stately in shadyside
Magnificent Museum District mansion designed by MFAH and Miller Outdoor Theatre architect lists for $11.8 million
Tucked inside the private gates of Shadyside, one of the Museum District's most exclusive enclaves, is a home that has stood for nearly a century. Sitting graciously on more than two lush, green acres, 1 Longfellow Lane is a Mediterranean Revival manse with historic connections to the city surrounding it.
This four-bedroom home is listed for $11.8 million and is represented by Victoria Minton of Martha Turner Sotheby’s International Realty.
From hallowed halls and historic Houston
The 1926 home originally belonged to hardware magnate F.A. Heitman. It was designed by William Ward Watkin, who founded and led the architecture department at what is now Rice University. Watkins oversaw and built several properties associated with the university, including the president's house, Keck Hall, and the Cohen House, which now hosts the faculty club.
Houston history buffs will also know his name as the designer of both the original structure of Miller Outdoor Theatre, celebrating its centennial this year; the Houston Public Library's Julia Ideson Building in downtown; and the original structure of the Museum of Fine Arts Houston, now known as the Caroline Wiess Law Building.
Good bones and a Good Brick
The current owners of 1 Longfellow Lane restored and expanded the home, enlisting architect Rudy Colby of Colby Design for the renovation and design and the Office of James Burnett (OJB) for the landscape design.
In 2021, the home received a "Good Brick Award" from Preservation Houston, which has given the accolade since 1979 to recognize outstanding contributions to the preservation, restoration and enhancement of Houston's architectural and cultural heritage.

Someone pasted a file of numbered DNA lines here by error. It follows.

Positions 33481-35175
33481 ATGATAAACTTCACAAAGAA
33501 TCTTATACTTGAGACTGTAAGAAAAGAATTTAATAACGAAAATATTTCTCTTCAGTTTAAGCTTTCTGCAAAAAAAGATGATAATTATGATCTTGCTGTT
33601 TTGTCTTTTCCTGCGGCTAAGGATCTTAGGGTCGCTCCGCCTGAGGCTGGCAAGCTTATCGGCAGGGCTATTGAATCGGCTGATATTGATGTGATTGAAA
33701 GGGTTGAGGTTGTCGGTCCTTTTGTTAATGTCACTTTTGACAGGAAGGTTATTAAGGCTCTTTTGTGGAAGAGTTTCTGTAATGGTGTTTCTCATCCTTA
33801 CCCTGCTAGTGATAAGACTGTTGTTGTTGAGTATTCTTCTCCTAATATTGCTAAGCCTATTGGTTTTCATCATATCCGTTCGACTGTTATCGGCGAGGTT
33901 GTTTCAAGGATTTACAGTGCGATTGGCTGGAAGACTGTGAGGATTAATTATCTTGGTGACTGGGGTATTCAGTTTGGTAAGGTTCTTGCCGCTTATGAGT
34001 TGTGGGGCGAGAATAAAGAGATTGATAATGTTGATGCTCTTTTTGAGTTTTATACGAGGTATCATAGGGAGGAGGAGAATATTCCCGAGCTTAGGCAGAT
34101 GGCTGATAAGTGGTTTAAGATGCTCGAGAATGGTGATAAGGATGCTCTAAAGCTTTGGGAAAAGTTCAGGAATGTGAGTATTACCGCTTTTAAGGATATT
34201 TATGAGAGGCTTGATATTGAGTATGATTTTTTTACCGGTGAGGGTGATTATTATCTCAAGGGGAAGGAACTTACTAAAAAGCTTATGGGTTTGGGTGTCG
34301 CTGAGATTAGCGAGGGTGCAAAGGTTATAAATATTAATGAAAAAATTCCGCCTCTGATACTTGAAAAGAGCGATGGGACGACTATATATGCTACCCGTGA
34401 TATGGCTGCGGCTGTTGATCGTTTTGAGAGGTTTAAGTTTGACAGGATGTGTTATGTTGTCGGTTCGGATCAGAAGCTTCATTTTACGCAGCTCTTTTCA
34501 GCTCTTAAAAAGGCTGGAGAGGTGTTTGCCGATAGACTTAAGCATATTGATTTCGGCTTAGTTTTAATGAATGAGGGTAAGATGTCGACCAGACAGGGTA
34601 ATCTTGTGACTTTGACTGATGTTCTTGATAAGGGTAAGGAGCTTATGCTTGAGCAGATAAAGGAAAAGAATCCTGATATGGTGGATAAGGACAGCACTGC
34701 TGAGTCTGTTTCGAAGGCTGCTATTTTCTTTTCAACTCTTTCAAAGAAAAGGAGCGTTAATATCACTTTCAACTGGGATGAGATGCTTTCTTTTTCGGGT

The home and its new 1,200-square-foot addition boast a combination of historic charm and modern living. Among its charms are impressive landscaped grounds, a sunken pool with fountains and a sunbathing deck, tennis and motor court, and a two-car porte-cochere. A three-car carriage house offers apartments above and below.
All in the details
Impressive details abound. A gorgeous, elaborately designed frieze at the roof line highlights the home's ceremonious façade. A triple arched entry beckons guests through the iron work-laden front door. The rear entry features an ornate metal and glass canopy that's been fully restored. A stunning, carved wood mantel is a focal point for 1 Longfellow Lane's formal living room. The sun parlor's vaulted ceiling and carved stonework showcase exquisite craftmanship and invite gracious living.
The updated kitchen has a custom designed brass vent hood over the stovetop, quartz countertops, mirrored glass tiles, and cabinets boasting fine details. The wall of windows overlooks the side yard and grill area. State-of-the-art appliances include a Wolf 6 burner range with 48-inch grill , gas stove, Sub Zero Pro 48 Refrigerator/Freezer, and a Wolf Warming draw.
Echoes of the past, whispers of the future
One Longfellow Lane's reception hall has rich hardwood floors and an eye-catching curving staircase. Natural light floods through the triple-arched windows. The spacious primary suite offers a sitting area overlooking the grounds, creating a cozy oasis. Separate dressing rooms and closets provide ample closet and drawer space off the two primary bathrooms.
An upstairs library provides a space for book lovers to relax or can serve as a home office. A new upstairs sitting area connects hall of the original house to new wide hall with newly added laundry room and new bedroom and bath.
This manse's astonishing attention to detail will certainly be appreciated by those who love architecture and architecture history. But living in this home won't feel like like living in a museum. It's a lovingly crafted space that effortlessly blends the echoes of the past with the whispers of future.